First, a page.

Monday, June 22, 2009

The Latest 'What the Hell were they Thinking...?' News

ASCAP (that would be the American Society of Composers, Authors and Publishers) is claiming, in a brief filed within the context of their current lawsuit against the telcom giant ATT, that the playing of a cell-phone ringtone in public constitutes a "public performance", for which musicians are owed royalties.

That's correct. Their position is that every time "Single Ladies(Put a Ring on It)" (...all the single ladies...mmm, what a jam!) goes off on your bling, bling iPhone, that you now owe Beyonce a royalty fee. That is, so long as you are out in public when your cellphone ring, so that other individuals are able(forced) to hear it.

Various responses to ASCAP's absurd and nonsensical (or is that overly redundant?) claim has been swift, and for the most part, relatively fair in its criticism. Techdirt points out that this claim hearkens back to ASCAP threat to Girl Scouts regarding the singing of various campfire songs at troop meetings, and that by posing such a claim against, ASCAP is overreaching, and targeting the wrong party (Mr. Masnick points can ATT be held liable for what their users have installed as a ringtone, and where that ringtone is played?).

I feel that this claim is more akin to the recent claim by the Author's Guild, that the text-to-speech function on the Amazon Kindle is a type of "public performance", in violation of copyright law, that will ultimately deprive author's profits from the sales of audiobooks. Both claims follow failed lines of reasoning. No one is going to put up with Kindle's text-to-speech in lieu of an audiobook read by a professional, just the same way that no one is going tolerate a ringtone instead of purchasing (or (illegally) downloading, but that is beside the point, and another issue altogether) the full version of a song.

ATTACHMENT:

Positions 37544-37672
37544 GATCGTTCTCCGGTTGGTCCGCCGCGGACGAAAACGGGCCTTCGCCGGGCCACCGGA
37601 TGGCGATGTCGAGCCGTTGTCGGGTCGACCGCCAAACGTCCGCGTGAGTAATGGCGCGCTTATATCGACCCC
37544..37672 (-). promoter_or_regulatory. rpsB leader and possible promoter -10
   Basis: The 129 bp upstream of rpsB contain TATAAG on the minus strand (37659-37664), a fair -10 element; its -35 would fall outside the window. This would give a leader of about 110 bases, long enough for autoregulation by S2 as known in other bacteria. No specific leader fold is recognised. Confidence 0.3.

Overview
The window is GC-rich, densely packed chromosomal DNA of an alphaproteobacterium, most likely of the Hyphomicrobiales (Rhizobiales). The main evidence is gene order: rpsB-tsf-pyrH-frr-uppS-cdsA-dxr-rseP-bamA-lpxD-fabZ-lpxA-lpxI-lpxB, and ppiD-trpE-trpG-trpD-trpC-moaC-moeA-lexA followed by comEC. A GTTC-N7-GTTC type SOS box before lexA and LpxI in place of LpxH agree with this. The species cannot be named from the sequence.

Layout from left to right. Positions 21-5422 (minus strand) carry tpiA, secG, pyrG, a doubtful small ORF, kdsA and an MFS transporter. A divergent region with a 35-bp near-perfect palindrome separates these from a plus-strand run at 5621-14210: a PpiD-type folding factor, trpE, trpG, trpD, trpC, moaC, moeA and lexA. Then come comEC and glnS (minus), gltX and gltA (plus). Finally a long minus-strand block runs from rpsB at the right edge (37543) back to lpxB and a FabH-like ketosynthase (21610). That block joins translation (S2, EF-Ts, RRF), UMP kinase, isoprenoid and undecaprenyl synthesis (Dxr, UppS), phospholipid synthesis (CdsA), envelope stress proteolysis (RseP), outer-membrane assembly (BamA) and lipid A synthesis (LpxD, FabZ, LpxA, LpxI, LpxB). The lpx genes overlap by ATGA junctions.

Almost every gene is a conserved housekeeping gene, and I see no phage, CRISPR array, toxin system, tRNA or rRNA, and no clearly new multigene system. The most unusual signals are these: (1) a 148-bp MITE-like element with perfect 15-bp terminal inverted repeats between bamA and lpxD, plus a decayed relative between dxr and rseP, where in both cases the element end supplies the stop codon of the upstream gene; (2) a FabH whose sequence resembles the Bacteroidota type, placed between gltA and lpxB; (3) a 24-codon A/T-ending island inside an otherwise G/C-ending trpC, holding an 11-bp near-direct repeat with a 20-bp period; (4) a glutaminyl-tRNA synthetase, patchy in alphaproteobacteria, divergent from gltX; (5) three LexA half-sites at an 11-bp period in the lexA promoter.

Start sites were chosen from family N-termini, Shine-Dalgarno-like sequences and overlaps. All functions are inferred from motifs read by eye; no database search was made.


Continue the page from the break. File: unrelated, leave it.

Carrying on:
Additionally, the EFF has responded to ASCAP, and have pointed out that even if the ringtones can somehow be construed as a public performance, copyright law makes specific exemption of performances "without any purpose of direct or indirect commercial advantage". Clearly, no one is attempting to profit from there cellphone ringtone (although, I could imagine a bum who carries around his ringtone capable cellular device, and dances to various clips when passersby call his number...).

Essentially, any claim of this nature by ASCAP should be DOA.

As new technologies continue to arrive, old media entities (such as ASCAP or the Author's Guild) continue to try and fit a square peg into an increasingly round hole. These media entities should focus on transforming their old business schemes into new money-making strategies that can embrace the functionality of new technology, instead of trying to limit or dampen its potential. Granted this is easier said that done, but still, I cannot see anyway in which claims of this nature are possibly beneficial to anyone within the music industry.

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